Last month, in Kanfer v. Pharmacare US, Inc., U.S. District Judge Marilyn Huff of the Southern District of California dismissed on what were essentially puffery grounds a consumer suit styled as a class action alleging that defendant PharmaCare falsely advertised its nutritional supplement, IntenseX, as an aphrodisiac that “would improve. . .sexual power and performance.” This decision contrasts with another decision we covered two years ago in which a judge in the Central District of California held that claims for a sex enhancement pill were not mere puffery.

The IntenseX packaging at issue contained statements including “Sexual Power and Performance,” “Fast Acting!” and “designed to intensify your endurance, stamina, and sexual performance.”  PharmaCare moved for summary judgment asserting that these statements were too vague and generalized to be actionable.

The court agreed, finding that it was simply not plausible that a significant portion of the public would be misled by the vague claims on the IntenseX label.  In reaching its decision, the court emphasized that a “[p]laintiff has a claim for false advertising only to the extent the product claims are false or misleading, as opposed to merely unsubstantiated.”  The plaintiff’s own expert admitted that the “vague language” regarding the effects of IntenseX “remain[ed] scientifically undefined and therefore untestable.”  The court determined that this “untestability” presented an insurmountable hurdle to plaintiff’s advertising claims.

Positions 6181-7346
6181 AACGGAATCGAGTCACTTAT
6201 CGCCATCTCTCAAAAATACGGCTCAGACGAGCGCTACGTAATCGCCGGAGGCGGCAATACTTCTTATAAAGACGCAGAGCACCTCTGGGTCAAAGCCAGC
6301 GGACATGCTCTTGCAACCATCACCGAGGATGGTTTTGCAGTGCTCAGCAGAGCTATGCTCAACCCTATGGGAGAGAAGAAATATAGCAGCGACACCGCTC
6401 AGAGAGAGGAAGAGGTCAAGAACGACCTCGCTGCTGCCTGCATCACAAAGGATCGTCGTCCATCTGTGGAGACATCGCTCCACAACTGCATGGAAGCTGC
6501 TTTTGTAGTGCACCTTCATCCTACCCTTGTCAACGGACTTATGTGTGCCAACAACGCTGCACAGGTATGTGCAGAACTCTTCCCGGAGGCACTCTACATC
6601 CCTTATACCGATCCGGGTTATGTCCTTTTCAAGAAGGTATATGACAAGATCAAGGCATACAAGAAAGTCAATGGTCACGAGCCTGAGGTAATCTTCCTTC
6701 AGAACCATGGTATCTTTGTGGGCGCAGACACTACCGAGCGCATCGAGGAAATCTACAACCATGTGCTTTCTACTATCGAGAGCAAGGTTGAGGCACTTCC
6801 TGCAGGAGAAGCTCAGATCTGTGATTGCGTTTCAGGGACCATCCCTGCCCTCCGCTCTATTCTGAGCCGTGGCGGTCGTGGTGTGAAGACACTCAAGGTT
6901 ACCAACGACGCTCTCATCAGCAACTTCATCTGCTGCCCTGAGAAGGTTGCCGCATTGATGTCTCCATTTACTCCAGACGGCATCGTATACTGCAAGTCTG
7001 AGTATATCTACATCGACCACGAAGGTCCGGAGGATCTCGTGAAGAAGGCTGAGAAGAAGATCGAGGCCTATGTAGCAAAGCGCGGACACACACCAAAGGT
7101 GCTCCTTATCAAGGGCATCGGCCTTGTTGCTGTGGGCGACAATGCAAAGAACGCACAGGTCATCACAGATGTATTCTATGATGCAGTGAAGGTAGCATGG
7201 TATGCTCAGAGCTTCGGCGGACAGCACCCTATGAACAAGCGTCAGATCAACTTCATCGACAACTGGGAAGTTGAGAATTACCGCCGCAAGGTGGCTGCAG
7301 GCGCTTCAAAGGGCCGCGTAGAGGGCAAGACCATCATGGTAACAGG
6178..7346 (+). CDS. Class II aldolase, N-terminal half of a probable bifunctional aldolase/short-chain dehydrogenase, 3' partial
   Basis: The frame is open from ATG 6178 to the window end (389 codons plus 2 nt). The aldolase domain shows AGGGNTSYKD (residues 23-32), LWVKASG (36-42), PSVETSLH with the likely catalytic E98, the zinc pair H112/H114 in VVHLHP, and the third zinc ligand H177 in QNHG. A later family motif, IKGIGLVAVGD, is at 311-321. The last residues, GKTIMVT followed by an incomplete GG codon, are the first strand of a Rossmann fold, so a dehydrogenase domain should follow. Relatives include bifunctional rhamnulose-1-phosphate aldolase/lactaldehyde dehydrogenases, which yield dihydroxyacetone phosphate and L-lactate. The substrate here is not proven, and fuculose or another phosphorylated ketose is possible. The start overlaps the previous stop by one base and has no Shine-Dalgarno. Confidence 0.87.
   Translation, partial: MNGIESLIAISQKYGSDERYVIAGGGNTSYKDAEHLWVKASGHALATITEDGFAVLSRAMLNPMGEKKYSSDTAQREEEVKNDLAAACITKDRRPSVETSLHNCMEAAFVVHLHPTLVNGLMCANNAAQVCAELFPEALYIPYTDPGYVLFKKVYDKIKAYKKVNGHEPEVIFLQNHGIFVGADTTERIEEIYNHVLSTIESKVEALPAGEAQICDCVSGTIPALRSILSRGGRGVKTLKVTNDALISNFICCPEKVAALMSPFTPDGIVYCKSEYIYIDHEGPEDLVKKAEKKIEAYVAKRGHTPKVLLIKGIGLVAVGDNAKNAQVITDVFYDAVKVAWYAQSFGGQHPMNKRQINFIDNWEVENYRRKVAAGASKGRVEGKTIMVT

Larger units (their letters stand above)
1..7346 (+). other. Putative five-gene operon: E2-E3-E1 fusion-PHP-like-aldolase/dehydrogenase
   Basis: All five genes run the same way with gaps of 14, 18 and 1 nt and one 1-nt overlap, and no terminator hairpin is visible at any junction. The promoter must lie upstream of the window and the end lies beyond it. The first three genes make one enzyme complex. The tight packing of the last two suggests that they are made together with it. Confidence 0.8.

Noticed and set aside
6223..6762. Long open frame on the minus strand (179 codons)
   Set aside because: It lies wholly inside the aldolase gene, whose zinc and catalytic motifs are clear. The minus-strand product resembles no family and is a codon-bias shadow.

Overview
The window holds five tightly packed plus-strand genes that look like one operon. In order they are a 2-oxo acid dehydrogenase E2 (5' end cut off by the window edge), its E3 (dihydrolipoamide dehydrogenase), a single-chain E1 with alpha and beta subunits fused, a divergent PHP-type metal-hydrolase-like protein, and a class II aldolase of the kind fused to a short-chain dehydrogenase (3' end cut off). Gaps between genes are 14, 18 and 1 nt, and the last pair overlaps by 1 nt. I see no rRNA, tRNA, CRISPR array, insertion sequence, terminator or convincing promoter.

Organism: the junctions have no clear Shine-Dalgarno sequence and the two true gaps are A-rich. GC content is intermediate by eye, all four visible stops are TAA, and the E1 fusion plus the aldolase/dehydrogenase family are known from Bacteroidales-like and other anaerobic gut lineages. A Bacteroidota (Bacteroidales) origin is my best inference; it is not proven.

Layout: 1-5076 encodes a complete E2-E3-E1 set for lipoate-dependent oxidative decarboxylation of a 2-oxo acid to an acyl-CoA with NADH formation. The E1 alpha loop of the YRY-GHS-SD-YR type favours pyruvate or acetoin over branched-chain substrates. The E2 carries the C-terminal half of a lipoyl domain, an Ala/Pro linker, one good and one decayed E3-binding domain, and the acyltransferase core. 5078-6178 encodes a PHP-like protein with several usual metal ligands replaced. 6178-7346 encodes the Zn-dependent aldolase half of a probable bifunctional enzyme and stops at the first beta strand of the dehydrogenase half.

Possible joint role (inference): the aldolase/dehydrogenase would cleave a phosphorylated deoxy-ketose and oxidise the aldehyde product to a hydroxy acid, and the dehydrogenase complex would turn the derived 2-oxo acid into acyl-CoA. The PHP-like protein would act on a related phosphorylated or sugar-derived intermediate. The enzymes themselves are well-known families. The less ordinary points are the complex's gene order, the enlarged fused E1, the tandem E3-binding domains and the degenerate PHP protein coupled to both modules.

The court also rejected the plaintiff’s claims related to statements on the IntenseX website because the plaintiff admitted that he did not look at the IntenseX website before purchasing the product.

Judge Huff previously denied PharmaCare’s motion to dismiss the lawsuit.  Then in June, the court denied class certification finding problems with the proposed nationwide class, including difficulties with reliance, standing, statute of limitations, and damages.  Just last week, plaintiff filed a notice of appeal of the court’s latest decision to the Ninth Circuit. Watch this space for further developments.


Want to talk advertising? We welcome your questions, ideas, and thoughts on our posts. Email or call us at /212-969-3240 or /212-969-3671. We are editors of Proskauer on Advertising Law and partners in Proskauer’s False Advertising & Trademark practice.